I can’t determine whether the handling and effects of the federal fiscal stiimulus presented in this case study of Silver Springs, Maryland is typical or atypical or whether it’s fair or unfair. However, I do find it interesting, especially since it jibes so well with the empirical studies of the ARA done by Stanford’s John B. Taylor.
If true, my suspicion would be that Keynesian strategies might be more effective in a more centralized economy than ours. And one that’s smaller and less complex. Neither Dr. Taylor’s findings nor this case study claim that Keynesian stimulus can’t work only that it didn’t work as well as its proponents might have hoped. Better coordinated action than we can accomplish with our very decentralized system is necessary.
That and that the consequence of requiring Davis-Bacon wages is to render fiscal stimulus very tardy, indeed. They’re a bureaucrat’s dream.
“Neither Dr. Taylor’s findings nor this case study claim that Keynesian stimulus can’t work only that it didn’t work as well as its proponents might have hoped.”
I’ve been of the opinion that the stimulus (li) just put the brakes on the slide.
“I’ve been of the opinion that the stimulus (li) just put the brakes on the slide.”
The stimulus was sufficient to offset the pro-cyclical budget cutting states were forced to undergo for a couple of years. Obama’s team didn’t seem to understand that the rate of flow was what mattered, not overall size, and what we got was equal to maybe 1-1.5% of GDP. I would rather have had no stimulus than one too small to make a real difference.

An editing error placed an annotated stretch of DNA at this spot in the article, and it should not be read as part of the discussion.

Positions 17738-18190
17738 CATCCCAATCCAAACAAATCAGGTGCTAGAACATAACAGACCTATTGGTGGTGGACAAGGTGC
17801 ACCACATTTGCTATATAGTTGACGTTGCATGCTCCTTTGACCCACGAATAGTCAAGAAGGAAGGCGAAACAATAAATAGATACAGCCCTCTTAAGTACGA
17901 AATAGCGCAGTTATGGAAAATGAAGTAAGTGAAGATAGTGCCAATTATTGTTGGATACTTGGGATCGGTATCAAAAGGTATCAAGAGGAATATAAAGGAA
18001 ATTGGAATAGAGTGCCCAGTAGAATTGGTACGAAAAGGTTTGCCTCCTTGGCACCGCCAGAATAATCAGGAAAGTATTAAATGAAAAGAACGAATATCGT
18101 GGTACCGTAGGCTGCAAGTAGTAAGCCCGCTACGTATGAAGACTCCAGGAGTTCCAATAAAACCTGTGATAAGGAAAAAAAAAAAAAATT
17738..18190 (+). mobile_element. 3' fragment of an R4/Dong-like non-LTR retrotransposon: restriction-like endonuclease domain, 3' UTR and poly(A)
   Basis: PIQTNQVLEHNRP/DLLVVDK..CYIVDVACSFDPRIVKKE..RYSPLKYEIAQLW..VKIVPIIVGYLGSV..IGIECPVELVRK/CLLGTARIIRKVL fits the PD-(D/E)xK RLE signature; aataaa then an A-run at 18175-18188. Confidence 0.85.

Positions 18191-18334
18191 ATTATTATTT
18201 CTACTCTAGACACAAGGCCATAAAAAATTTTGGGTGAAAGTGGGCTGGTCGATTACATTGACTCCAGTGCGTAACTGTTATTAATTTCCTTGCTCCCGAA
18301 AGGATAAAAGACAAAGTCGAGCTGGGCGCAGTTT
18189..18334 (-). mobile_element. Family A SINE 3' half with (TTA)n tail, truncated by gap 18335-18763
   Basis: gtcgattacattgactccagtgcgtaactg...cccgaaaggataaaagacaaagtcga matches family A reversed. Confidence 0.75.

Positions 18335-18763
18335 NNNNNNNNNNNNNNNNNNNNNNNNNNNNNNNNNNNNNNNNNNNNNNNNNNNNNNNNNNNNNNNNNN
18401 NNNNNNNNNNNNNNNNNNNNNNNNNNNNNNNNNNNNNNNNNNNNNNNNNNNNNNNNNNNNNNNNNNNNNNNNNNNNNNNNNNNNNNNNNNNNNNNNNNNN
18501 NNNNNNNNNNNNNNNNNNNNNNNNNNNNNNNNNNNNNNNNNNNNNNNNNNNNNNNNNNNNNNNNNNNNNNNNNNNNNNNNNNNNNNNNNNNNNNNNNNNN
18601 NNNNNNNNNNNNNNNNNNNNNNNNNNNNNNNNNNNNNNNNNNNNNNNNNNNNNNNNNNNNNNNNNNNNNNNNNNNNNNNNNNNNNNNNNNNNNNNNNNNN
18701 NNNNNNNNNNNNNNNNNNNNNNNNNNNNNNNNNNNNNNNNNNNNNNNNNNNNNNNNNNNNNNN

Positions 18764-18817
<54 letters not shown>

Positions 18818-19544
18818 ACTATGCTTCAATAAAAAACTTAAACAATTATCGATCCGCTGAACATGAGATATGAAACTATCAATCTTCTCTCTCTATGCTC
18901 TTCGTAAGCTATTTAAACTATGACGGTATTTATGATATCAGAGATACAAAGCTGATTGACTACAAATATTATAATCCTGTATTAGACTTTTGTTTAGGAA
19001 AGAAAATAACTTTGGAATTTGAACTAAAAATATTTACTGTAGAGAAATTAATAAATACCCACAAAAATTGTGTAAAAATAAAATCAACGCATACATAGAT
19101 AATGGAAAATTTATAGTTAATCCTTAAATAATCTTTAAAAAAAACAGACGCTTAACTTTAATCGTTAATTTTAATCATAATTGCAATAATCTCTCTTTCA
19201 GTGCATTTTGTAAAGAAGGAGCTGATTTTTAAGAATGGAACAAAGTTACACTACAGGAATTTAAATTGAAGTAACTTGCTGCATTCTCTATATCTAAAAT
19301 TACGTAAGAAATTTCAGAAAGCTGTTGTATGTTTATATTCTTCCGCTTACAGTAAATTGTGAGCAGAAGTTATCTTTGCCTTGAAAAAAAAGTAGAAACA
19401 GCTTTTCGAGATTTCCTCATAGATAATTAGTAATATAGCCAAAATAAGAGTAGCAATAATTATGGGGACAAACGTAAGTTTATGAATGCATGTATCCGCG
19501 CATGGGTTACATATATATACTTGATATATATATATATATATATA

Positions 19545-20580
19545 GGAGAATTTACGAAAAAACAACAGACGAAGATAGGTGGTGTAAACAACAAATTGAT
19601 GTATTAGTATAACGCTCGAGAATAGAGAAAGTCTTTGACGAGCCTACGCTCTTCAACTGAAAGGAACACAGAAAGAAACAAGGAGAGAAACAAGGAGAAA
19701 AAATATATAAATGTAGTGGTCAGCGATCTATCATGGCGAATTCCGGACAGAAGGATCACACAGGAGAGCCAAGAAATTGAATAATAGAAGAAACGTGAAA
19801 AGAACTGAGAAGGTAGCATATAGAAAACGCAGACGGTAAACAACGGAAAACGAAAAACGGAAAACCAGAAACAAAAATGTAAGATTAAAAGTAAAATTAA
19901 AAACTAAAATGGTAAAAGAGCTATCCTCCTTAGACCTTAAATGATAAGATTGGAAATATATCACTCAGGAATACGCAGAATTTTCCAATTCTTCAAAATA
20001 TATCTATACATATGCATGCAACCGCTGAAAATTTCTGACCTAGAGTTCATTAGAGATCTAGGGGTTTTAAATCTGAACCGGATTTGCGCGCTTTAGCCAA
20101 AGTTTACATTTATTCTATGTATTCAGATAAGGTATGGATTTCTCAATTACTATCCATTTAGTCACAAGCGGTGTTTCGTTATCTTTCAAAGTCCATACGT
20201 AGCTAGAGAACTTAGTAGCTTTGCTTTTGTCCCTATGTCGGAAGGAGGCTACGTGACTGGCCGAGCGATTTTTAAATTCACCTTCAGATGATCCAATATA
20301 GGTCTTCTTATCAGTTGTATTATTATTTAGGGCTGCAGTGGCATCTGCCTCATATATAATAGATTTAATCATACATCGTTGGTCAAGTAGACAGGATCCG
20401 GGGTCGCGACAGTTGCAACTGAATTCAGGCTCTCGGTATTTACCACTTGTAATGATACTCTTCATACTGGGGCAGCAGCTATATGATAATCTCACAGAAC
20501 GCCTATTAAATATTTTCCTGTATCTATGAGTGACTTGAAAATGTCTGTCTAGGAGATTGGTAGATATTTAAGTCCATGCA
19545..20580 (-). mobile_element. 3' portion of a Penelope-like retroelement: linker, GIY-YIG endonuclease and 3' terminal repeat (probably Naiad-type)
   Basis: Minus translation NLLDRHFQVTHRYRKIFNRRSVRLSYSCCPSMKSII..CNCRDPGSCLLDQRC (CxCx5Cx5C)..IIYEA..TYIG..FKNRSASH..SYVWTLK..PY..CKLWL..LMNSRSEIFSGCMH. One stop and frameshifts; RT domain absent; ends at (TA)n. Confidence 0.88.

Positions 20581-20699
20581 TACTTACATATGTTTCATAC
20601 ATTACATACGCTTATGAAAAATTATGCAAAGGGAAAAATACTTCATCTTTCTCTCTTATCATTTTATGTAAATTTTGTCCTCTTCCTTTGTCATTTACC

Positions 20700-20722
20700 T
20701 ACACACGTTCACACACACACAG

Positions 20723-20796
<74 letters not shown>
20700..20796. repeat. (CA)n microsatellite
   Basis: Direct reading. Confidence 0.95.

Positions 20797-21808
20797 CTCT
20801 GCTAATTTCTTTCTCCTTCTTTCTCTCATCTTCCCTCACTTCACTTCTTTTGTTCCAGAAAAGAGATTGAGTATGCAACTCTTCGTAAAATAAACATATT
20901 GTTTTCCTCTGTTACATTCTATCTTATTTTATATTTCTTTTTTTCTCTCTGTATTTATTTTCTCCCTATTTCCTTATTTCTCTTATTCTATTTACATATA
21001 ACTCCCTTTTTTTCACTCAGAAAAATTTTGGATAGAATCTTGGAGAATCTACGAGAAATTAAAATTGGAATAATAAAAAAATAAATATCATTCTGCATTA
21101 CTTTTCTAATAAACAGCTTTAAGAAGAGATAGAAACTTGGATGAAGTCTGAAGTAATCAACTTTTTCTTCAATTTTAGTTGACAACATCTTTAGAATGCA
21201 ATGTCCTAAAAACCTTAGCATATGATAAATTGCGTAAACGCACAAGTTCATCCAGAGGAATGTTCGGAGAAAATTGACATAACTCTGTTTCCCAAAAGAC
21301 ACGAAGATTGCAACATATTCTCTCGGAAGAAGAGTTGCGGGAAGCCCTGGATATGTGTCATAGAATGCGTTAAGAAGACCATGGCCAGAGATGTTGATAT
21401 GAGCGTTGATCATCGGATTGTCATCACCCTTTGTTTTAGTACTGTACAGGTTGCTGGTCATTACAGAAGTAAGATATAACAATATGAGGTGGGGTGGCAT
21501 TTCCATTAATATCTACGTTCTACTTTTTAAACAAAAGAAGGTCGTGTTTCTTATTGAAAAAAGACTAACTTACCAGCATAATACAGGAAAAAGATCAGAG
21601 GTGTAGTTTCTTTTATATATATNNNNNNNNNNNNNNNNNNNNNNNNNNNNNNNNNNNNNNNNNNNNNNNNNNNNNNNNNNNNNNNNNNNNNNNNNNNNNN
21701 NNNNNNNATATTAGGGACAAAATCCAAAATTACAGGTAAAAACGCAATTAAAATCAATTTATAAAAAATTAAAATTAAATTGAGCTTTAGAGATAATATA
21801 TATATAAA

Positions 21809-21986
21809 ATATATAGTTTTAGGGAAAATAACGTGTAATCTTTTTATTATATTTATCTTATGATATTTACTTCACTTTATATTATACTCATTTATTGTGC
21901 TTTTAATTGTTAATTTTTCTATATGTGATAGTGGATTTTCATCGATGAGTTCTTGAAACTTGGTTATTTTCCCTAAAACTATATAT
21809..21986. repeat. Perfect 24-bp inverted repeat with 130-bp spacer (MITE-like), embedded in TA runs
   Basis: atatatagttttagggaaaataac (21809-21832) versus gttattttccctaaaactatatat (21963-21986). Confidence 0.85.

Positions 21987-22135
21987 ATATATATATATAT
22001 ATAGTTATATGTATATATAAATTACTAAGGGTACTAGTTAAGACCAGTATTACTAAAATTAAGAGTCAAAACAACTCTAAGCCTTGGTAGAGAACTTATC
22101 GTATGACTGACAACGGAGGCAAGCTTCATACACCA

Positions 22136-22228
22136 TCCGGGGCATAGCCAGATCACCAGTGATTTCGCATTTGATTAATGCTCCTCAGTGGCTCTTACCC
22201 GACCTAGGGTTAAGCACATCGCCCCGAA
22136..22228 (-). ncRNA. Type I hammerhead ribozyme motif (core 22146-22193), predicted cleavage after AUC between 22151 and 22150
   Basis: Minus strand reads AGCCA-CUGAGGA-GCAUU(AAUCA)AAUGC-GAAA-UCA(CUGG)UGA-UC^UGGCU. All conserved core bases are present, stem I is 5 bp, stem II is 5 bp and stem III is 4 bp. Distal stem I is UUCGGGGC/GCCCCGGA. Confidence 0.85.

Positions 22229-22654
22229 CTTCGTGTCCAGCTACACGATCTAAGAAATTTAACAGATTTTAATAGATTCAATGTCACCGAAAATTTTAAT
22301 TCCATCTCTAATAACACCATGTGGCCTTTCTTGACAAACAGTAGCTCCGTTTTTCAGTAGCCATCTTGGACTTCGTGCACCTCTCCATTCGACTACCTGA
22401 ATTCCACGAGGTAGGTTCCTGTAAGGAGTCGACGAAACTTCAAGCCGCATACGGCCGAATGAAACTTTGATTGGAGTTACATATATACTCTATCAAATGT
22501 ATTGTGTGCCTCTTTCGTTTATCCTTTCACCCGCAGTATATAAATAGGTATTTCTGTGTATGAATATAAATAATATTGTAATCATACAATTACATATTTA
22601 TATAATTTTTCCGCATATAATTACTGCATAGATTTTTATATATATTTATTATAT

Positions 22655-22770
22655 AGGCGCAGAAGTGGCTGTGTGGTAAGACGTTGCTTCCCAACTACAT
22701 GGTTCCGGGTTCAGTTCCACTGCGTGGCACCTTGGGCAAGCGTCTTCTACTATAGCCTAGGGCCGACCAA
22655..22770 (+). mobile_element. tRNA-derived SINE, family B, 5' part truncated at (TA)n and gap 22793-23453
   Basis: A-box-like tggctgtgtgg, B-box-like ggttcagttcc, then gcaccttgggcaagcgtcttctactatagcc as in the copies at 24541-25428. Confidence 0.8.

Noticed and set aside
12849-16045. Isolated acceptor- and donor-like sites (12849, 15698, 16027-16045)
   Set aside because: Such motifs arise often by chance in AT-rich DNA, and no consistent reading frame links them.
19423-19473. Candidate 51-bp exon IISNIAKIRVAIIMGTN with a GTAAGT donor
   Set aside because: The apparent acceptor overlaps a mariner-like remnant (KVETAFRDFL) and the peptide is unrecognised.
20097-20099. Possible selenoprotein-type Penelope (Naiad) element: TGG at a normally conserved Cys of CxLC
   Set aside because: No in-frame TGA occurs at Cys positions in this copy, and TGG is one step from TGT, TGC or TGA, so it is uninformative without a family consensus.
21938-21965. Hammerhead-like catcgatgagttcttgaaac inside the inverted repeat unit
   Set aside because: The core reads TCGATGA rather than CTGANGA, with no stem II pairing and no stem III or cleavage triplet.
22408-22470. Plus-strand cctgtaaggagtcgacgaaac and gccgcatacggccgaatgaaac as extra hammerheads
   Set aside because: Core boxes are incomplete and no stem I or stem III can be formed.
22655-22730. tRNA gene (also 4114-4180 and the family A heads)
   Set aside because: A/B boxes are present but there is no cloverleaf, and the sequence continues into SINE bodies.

Ben Wolf, you may need to break that down for me, because I’m not clear what you’re writing.
On possibly a related note, I thought it interesting that the more recent CBO report on how to increase employment listed infrasture spending as one of the least efficient options for increasing employment, below IIRC direct payments to the states to offset what it sees as future cuts in spending and tax increases. I would like to read its analysis closer, but it appeared to me that it believes either (a) infrastructure spending is inefficient because the states will simply convert it to shore up their finances or (b) we are in a balance sheet recession.
Almost all the direct stimulus in the ARA was negated by state budget cutting as their tax revenues collapsed. Basically all the plan did was offset that spending and didn’t have enough punch to make a significant difference to the greater economy.
When both the private and government sectors stop spending you get economic contraction because flows of money are no longer cycling through the economy. A balance sheet recession makes this even worse, because money used to deleverage is permanently removed from the money supply. Fewer dollars means less capacity for engaging in economic transactions, so the idea behind stimulus is to create a sufficiently large flow and sustain it until the private sector gets back on its feet, then stimulus can be withdrawn.
Team Obama didn’t seem to understand this. Their plan was to throw a large single chunk of spending at the problem and then everything would be ok. I think it would have been better not to have stimulus at all than to pass one so clearly half-assed.
An adequate summary of my views at the time. I don’t reject the effectiveness of fiscal stimulus in principle but I think the practice is pretty elusive, particularly in the U. S. because of the lack of coordinated action among the federal, state, and local governments.